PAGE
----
There were a selection of empty booths towards the back of the Crossroad’s Diner when Beth and her father arrived there. The counter had open seats as well but the booths near the windows were full up. It was a typical night for everyone in the small restaurant, which, Beth decided, was probably why she felt so out of place.
The shock of what had she’d experienced was rolling over in long, steady waves. One moment she’d think she was stable and had a handle of the world again. The next she’d see some seemingly normal thing and feel the sands of reality sliding out from under her feet.
The people in the diner were the definition of normal. But what did that mean? Beth had stood in front of someone who wasn’t human in a forest that was a single being, alive, and aware, and only barely mortal. The Blessed Realms had shapeshifters and invisible assassins and vampires and sorcerers who rivaled the gods. If Beth was able to travel there and back again, surely other people, and other things, could to.
So what did normal look like, when the paranormal could look like anything it wanted to? And how plain and simple could the world be when, at any time, a more interesting and vastly more dangerous world could reach out and pluck you away from everything you knew.
Or thought you knew.
“We’re going to grab a booth, Melinda?” he father said as the their favorite waitress passed by with a tray of food in one hand and a pot of coffee in the other.
“Help yourself,” Melinda said.
They settled into the back corner of the family dining area. It was still in full view of the counter and the rest of the diner, so it didn’t look like they were trying to conduct a clandestine meeting, but there was enough distance that the general cacophony of people eating and talking meant no one could easily listen in on what they were talking about.
“So you didn’t know I could do this?” Beth asked. That felt like a vital point to establish because if her father did know she could wind up being drawn off to a distant reality then he should have told her.
“No, we didn’t,” he said. “There doesn’t seem to be much rhyme or reason who gets called into the Unread.”
“You called it that before. What’s the Unread?”
“My name for it. Grandma Ruth called it the ‘Quiet Times’. You’ll probably call it something else. What we’re all talking about is the places we go when the hidden pages draw us in.”
“Hidden pages?” Beth glanced at the nightly specials and decided to go for her usual order of a burger and a strawberry shake. The specials sounded good but they were all unusual dishes and Beth craved something normal and safe as much as she craved calories.
“Yeah, it’s a part of how this all works,” her father hadn’t even looked at the menu. Coffee was pretty much just coffee in his view, no matter where you went. “The places we walk through, and the people we need? They’re never a direct part of the story that we’re drawn into. When we go into a story, we always wind up in the unsketched edges. Not completely removed from it, but nowhere that the narrative would need to touch on our presence or the things that we do.”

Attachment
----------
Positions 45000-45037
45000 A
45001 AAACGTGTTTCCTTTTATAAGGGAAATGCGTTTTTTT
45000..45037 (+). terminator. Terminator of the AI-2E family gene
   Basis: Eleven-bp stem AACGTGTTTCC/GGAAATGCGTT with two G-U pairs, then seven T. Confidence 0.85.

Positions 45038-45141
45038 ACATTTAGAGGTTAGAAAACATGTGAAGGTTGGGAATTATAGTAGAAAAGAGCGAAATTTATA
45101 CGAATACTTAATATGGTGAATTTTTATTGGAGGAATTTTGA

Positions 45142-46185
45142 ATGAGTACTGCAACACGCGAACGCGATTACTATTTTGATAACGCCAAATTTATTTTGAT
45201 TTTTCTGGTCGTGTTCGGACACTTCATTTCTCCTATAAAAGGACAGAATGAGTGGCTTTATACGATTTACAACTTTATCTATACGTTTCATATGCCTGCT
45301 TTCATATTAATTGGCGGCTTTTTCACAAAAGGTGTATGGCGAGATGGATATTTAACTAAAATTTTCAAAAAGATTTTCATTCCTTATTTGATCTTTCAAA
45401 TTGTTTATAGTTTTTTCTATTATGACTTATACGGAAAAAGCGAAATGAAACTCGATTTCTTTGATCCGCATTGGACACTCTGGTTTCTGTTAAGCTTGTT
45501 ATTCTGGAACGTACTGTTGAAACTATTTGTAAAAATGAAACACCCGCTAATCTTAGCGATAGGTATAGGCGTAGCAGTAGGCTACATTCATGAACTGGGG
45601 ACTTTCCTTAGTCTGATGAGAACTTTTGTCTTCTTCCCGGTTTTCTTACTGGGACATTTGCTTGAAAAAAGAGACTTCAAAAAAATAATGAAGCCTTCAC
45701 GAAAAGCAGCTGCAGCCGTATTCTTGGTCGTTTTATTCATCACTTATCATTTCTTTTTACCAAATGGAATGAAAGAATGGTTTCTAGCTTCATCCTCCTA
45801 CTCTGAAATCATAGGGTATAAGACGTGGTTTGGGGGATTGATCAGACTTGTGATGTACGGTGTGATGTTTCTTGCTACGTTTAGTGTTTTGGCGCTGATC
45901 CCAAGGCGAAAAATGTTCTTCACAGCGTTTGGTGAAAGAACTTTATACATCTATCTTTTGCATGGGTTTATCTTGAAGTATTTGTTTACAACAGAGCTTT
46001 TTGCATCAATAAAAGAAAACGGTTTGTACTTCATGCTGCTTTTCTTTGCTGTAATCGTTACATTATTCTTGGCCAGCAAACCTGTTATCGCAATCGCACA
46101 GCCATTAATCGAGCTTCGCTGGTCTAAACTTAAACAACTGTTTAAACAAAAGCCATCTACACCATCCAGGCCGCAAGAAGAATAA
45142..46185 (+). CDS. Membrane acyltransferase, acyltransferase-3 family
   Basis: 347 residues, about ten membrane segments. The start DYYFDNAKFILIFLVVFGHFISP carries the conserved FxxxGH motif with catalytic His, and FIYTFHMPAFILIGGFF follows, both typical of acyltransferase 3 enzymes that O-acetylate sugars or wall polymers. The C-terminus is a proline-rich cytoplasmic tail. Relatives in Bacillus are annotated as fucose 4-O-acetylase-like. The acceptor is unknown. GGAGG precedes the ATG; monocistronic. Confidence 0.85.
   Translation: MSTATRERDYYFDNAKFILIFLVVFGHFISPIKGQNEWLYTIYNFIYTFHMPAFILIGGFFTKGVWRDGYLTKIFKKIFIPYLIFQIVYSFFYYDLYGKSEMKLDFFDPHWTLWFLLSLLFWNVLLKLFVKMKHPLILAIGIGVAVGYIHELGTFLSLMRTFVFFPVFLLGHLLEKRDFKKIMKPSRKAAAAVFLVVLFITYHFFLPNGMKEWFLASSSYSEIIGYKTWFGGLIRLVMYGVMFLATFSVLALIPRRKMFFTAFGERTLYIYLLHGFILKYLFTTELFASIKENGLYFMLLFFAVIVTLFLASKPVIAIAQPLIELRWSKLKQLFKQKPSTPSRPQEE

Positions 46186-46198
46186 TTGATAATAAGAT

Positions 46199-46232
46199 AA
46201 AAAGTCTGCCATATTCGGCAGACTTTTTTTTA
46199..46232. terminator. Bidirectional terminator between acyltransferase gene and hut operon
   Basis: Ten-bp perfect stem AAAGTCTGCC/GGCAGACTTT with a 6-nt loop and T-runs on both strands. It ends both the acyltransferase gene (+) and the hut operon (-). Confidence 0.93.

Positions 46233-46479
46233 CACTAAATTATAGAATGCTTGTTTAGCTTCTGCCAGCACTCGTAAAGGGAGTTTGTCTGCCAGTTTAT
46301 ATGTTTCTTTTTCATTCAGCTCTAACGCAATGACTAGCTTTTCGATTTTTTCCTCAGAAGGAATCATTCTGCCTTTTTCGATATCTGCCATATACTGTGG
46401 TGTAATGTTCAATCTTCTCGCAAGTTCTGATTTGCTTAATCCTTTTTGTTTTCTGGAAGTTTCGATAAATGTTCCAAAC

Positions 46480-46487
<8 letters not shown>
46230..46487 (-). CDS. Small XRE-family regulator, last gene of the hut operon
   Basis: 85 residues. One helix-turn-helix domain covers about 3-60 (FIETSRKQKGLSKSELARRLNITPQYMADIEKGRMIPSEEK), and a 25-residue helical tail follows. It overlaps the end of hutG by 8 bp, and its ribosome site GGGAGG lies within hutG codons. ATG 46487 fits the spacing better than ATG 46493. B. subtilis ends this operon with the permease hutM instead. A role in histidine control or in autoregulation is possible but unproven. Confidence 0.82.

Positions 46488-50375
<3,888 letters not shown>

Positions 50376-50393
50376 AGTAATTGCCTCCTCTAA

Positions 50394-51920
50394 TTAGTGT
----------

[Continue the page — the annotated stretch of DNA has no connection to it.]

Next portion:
“So it’s like we’re there but the book just didn’t have to mention us,” Beth asked.
“Exactly. Think of all the crowd scenes in stories. If you were at the ball with Cinderella and you spent the evening speaking with one of the dukes would it change even one word on the page?”
“But what if I grabbed Cinderella’s slipper and told the prince who she was?”
“That’s one of the limits of how this works,” her father said. “The stories can’t change once they’re written and read. They take on a reality in the minds of the people who read them. Not an objective, tangible one of course. I’m not saying if you read Cinderella you can go out and buy gifts off her wedding registry. The story though becomes a part of the person who read it.”
“What does that mean?” Beth looked around to see if Melinda was going to interrupt them to take their order but she was still busy with other patrons.
“If I told you that the story of Cinderella was that a young girl got turned into a pumpkin carriage, driven to the Prince’s ball and then lit on fire and was remembered as Cinderella because of the ashes she left behind, you would know that wasn’t right wouldn’t you?”
“Yeah, that’s nothing like the story of Cinderella.”
“But there is no Cinderella,” her father said. “She’s not real, so any story about her is just as real as any other, isn’t it?”
“Well, no…” Beth could feel that to be true but couldn’t find the words to explain why.
“It’s not because the story of Cinderella, its basic narrative, is a thing that exists in an expressed form. You’ve experienced it and that experience is real, so it holds the story in place. A writer can play around with the detail, they can tell a far future Cinderella story, or make all of the characters into ponies, but those are only Cinderella stories to the degree that they preserve the elements of the original tale. Beyond that the new stories will become their own tales. Like how the stories of super heroes mirror the stories of the gods of old. There are ties that connect them but so much has changed that they’ve become their own tales.”
“That’s all very fascinating dear, but I think our daughter has some more important questions that she needs answers to,” Beth’s mother said as she slid into the booth beside her.
Unexpected tears welled up in Beth’s eyes. Her father’s dramatic entrance had made him part of the strange and unusual, but her mother was still solid and real and, at that moment, Beth needed her more than she needed anything else in any world.